Washing machine drain overflows by wall where discharge hose goes in. If your washing machine drain overflows, and you don’t know what to do next?
We are here with an efficient diagnostic method to identify the site and fix it yourself. The drains overflow because of a clog in the drain standpipe. It is the site where the hose goes in. Sometimes the standpipe is too small to handle a large amount of water forced to drain.
If the clogs are enormous, the more mess it will create.
Types of machines
- An advanced machine uses 15 to 30 gallons of water per load.
- Old machines use 30 to 45 gallons per load.
Still, it’s an enormous amount of water to be cleaned in case, drain overflows.
Washing machine drain overflows by wall where discharge hose goes in
If you don’t know how to find out the site of the blockade, follow these steps.
- Run the machine drainage cycle.
- The drained water goes into the hoses and then into the standpipe.
- If you Observe water coming out of the standpipe, the washer’s drain is the main issue.
- Depending upon the filling time of the standpipe, you can diagnose the exact site of the blockade.
Observe the time frame and interpret what that means.
- If the drain overflows within a few seconds, the clog is near the standpipe’s surface or in the machine hose. In case of a clog, use a hand-operated snake to eliminate it.
- If the pipe overflows after a minute, the clog lies deep in the drainpipe system. In this case, employ the snake to remove the clog.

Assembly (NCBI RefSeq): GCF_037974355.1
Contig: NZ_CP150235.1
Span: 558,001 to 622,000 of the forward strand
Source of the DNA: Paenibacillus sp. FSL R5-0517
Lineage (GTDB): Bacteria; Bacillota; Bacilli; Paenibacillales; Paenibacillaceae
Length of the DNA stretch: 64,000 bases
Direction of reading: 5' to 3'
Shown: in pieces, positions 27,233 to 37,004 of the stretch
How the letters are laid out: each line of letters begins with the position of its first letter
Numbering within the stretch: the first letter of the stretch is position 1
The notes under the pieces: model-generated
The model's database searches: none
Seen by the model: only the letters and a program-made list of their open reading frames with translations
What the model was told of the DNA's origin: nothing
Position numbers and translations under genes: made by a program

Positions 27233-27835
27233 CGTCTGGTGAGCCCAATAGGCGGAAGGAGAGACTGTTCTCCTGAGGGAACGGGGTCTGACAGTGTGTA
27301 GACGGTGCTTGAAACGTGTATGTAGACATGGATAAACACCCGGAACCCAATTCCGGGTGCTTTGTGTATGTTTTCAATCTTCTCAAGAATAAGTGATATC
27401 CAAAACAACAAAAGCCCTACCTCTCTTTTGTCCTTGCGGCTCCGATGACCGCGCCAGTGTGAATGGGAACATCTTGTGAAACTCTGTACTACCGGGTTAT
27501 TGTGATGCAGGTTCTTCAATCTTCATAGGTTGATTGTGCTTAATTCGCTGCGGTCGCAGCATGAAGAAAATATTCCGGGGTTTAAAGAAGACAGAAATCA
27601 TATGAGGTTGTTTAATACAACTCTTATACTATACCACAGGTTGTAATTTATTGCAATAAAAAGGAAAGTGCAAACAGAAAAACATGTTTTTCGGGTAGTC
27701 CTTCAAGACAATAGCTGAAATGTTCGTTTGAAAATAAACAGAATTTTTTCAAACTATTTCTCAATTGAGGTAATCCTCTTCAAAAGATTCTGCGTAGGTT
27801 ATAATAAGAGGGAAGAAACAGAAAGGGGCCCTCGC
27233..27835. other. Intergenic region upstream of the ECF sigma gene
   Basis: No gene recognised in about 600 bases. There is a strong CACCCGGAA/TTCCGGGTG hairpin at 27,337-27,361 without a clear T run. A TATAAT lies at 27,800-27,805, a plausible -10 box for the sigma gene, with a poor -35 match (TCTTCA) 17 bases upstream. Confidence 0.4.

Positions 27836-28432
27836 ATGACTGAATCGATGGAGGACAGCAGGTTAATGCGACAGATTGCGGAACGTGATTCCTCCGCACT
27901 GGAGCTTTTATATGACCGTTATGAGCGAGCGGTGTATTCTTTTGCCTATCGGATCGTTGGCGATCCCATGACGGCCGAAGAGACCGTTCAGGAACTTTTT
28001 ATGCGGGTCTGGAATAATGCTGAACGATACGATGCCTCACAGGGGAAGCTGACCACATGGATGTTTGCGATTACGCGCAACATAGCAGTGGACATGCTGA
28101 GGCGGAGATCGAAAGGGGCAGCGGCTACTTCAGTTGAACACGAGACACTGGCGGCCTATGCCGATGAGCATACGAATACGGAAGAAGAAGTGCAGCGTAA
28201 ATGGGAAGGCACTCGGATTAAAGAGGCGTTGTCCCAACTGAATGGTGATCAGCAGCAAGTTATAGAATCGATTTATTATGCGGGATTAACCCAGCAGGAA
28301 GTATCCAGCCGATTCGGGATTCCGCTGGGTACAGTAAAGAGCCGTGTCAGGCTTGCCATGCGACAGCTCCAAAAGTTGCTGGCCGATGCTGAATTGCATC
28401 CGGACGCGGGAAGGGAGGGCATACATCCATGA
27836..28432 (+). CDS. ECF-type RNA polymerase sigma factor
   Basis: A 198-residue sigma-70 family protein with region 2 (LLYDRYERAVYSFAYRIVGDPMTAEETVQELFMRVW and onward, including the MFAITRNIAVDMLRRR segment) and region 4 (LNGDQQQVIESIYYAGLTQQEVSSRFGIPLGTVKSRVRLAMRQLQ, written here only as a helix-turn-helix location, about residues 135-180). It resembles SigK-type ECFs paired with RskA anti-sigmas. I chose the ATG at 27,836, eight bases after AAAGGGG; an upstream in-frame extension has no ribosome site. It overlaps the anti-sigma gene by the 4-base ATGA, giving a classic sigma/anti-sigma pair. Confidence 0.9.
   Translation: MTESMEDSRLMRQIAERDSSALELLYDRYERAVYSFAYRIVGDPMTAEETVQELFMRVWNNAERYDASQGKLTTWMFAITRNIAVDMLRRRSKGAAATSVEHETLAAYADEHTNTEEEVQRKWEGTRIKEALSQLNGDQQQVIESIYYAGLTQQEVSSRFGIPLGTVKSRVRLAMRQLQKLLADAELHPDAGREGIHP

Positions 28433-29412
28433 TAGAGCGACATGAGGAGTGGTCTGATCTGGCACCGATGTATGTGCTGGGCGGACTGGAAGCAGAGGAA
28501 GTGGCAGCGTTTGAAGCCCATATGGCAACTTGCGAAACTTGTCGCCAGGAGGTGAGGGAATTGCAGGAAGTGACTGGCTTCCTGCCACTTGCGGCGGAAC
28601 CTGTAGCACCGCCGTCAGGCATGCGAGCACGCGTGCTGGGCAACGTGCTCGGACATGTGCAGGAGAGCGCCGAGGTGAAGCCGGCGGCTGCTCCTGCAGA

- If the pipe overflows after a couple of minutes, a severe blockage is present in the plumbing system.
Call a licensed plumber to inspect the sewage lines to troubleshoot the problem.
Remember to stop the washing machine drain cycle after the leaky point is spotted.
How to Unblock a Washing Machine Standpipe
Once you get to the site of the issue and the problem lies in the standpipe, let’s get rid of the clog!
To unclog a standpipe where the drain hose goes in, follow the steps given below.
- Turn off the washing machine.
- Remove the drain hose by cutting the zip ties holding it firmly with the standpipe.
- Cut the zip tie to remove the hose.
- Take a garden hose and stick it down in the machine’s standpipe.
- Turn it down in the standpipe.
- It confirms the blockage of the standpipe.
- The garden hose cannot unclog the debris because the unclogging needs 2 to 3 times more pressure than the garden hose can produce.
- If the washing machine pressure cannot do that, the garden hose cannot do it either.
- Once the site is confirmed, garb a drain auger (snake) and feed it into the pipe.
- Keep feeding the snake down into the pipe until it reaches the blockage. You will feel resistance when feeding the snake in the standpipe. That the site of blockade
- After that, rotate the snake against the clog until you remove it.
- Let the auger feed-in smoothly. The clog will get attached to the snake.
- Once you remove the auger, the clog will get eliminated.
- You can also use the liquid plunger to dissolve the clot.
- Remember to follow instructions before using chemicals down in the standpipe to break the clogs.
- Run a water cycle to eliminate the remaining debris if present.
Doing laundry is daily household work. If you are dealing with the clogs in the standpipe, the workload automatically increases with a lot of mess. Follow the simple method given above to get rid of these clogs and debris to avoid drain overflow.